One of the world’s largest co-working companies made headlines this week when it sought creditor protection in Canada – but some owners of local on-demand office spaces say their business is slowly starting to rebound after measures aimed at containing COVID-19 hit the industry hard earlier this summer.
“As an industry, I think we’re already recovering, but not at the rate that people would expect and people would want,” said entrepreneur Maher Arar, who owns two such facilities in Ottawa under the Coworkly banner.
Arar, who shut down his business in late March and reopened in mid-June, said his revenues have been steadily rising, adding he’s adding new members on a regular basis and inquiries continue to pour in.
The veteran entrepreneur owns the building that houses his facility in Vanier and is receiving relief under the federal government’s rent subsidy program for the Coworkly location he operates in leased space in Westboro, and Arar said he’s managed to keep his head above water by keeping a lid on expenses.
He said he thinks the “bleeding will stop” for the industry as a whole in the first quarter of 2021 provided there’s no “huge” second wave of COVID.
“I think once a vaccine is found, the floodgates for co-working spaces will be wide open.”
Kane Willmott, co-founder and CEO of Toronto-based iQ Offices, also said business is picking up at the 13,000-square-foot co-working facility his company opened at 222 Queen St. early this year.
"We are seeing increased demand and expect more in September and October as those are traditionally two of our busiest months of the year," he said in an email to OBJ.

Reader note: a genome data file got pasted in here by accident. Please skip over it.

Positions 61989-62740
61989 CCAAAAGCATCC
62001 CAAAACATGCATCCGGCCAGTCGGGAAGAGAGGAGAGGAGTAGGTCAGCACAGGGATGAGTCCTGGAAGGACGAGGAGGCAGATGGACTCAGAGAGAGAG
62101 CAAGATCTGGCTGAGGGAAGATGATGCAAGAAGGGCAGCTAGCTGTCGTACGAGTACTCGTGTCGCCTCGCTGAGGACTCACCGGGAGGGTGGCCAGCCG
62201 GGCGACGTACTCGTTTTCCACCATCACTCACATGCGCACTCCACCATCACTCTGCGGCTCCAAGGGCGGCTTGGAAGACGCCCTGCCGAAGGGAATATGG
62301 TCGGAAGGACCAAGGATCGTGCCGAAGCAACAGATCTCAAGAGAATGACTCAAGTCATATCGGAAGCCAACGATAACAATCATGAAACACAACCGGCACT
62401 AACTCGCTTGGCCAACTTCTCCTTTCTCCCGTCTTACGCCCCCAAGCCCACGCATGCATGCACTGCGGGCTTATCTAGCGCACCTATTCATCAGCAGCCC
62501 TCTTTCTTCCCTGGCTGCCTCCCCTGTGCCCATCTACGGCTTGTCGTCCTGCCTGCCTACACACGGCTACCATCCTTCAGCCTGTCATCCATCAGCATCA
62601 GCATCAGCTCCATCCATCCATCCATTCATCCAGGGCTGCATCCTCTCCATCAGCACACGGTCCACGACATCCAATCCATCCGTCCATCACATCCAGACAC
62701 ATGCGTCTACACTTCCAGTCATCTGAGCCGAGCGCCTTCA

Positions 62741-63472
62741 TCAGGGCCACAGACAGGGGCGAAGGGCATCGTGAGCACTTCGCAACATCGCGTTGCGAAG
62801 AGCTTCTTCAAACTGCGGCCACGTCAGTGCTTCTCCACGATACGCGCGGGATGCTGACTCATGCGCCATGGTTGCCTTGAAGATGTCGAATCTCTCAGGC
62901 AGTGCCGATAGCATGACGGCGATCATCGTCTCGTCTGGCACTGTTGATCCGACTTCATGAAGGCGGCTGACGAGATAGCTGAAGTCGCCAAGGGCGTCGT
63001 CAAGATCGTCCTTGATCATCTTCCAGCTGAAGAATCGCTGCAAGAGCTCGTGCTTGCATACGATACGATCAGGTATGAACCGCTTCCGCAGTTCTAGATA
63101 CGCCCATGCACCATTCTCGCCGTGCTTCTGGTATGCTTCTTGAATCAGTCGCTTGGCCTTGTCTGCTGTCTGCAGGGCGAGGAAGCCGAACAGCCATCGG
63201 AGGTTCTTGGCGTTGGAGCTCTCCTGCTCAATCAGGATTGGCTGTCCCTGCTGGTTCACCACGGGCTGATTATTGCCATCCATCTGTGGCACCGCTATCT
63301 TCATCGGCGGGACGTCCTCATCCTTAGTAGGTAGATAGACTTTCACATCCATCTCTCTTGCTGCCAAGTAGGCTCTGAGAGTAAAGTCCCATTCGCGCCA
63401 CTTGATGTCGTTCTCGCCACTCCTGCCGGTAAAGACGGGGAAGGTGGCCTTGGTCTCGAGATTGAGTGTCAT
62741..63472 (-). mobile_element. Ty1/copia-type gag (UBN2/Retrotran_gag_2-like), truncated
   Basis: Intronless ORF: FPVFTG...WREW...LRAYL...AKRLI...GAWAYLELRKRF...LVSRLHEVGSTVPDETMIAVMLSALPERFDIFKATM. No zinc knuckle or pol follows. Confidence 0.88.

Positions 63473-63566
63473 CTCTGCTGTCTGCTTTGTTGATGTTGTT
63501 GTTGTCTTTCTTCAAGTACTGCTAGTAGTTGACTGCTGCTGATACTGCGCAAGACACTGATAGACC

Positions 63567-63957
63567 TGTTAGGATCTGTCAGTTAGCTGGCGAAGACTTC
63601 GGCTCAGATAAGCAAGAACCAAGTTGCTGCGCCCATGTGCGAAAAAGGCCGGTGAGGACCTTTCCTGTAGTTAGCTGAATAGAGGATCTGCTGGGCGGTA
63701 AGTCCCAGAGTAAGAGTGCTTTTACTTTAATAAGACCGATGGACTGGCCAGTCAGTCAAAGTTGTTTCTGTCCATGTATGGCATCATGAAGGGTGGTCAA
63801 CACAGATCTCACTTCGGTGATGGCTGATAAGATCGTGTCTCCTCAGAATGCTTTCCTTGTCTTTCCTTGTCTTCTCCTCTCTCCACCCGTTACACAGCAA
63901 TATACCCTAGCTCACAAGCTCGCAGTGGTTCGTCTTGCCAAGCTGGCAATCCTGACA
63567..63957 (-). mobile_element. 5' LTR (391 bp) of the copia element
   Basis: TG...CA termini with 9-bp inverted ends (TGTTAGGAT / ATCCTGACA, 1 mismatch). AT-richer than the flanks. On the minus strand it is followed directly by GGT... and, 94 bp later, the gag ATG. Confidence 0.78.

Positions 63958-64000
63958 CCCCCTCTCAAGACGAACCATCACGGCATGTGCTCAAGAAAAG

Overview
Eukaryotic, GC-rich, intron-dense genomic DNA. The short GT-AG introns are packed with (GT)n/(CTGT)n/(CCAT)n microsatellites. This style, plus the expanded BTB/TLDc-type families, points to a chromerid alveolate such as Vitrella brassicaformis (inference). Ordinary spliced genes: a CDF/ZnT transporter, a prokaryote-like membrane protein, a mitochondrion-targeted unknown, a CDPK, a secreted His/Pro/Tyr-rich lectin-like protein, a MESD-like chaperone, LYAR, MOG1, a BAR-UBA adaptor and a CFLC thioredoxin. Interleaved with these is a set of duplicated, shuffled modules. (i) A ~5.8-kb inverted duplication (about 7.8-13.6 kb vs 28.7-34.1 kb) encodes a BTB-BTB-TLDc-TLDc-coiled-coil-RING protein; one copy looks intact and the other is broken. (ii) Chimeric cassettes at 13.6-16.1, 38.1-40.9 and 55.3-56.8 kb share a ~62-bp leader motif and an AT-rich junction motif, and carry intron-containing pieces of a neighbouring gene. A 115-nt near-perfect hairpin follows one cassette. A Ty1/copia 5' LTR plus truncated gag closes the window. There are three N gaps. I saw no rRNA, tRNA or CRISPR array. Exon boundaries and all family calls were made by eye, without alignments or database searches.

However, the economic fallout from the virus appears to have taken its toll on some co-working providers.
IWG, which owns on-demand office brands Regus and Spaces, said this week it has reached an impasse in negotiations with some of its landlords after the pandemic forced many occupants to either work from home or offer late payments.
Without creditor protection, the company says it could face a “lockout” from Canadian landlords that could be triggered if the U.S. guarantor for 39 leases files for insolvency in the United States, a move that would affect 3,000 of the 15,000 Canadian occupants. The other locations operate under different leases.
IWG currently operates four co-working facilities in Ottawa under its Regus and Spaces brands and plans to open another 55,000 square feet of on-demand office space at the Zibi mixed-use waterfront development early next year.
A company spokesperson told OBJ he couldn’t comment on the future of the Ottawa locations because the matter is before the courts.
Arar said he’s “not surprised at all” to hear that some co-working spaces have defaulted on their rent.
“Every single co-working space has been affected in one way or another,” he added.
'Next 12 to 24 months are going to be a challenge'
Bruce Wolfgram, a principal at Ottawa’s Proveras Commercial Realty, said it’s a tough ask right now for co-working providers to convince wary clients that occupying a desk next to a complete stranger is safe.
“You’ve got many different entrepreneurs in one big office environment,” he said. “You don’t know them, and you don’t have the same feeling of comfort which you may have had in a conventional office space.
“I would definitely say the next 12 to 24 months are going to be a challenge. It remains to be seen if all the current co-working spaces are able to survive.”
Still, Wolfgram said he remains “bullish” on the industry’s long-term future.
“The reasons why they were popular still exist,” he said. “That is not going away – it’s just being put on hold until we get a vaccine for COVID. I don’t think the majority of people want to work in their bedrooms forever.”
Other real estate industry insiders agree. They argue that co-working spaces could play a valuable role in easing workers back into the office environment once COVID-19 abates and companies start thinking about reopening.
Shawn Hamilton, managing director of CBRE’s Ottawa office, told OBJ earlier this year that some employers could opt to split up their teams, allowing some workers to return to the office while others remain at home or set up in a co-working facility.
“It wouldn’t surprise me if people used co-working space to help them stage back to work,” he said. “I do think there will be a need and demand for the flexibility they offer.”
– With files from the Canadian Press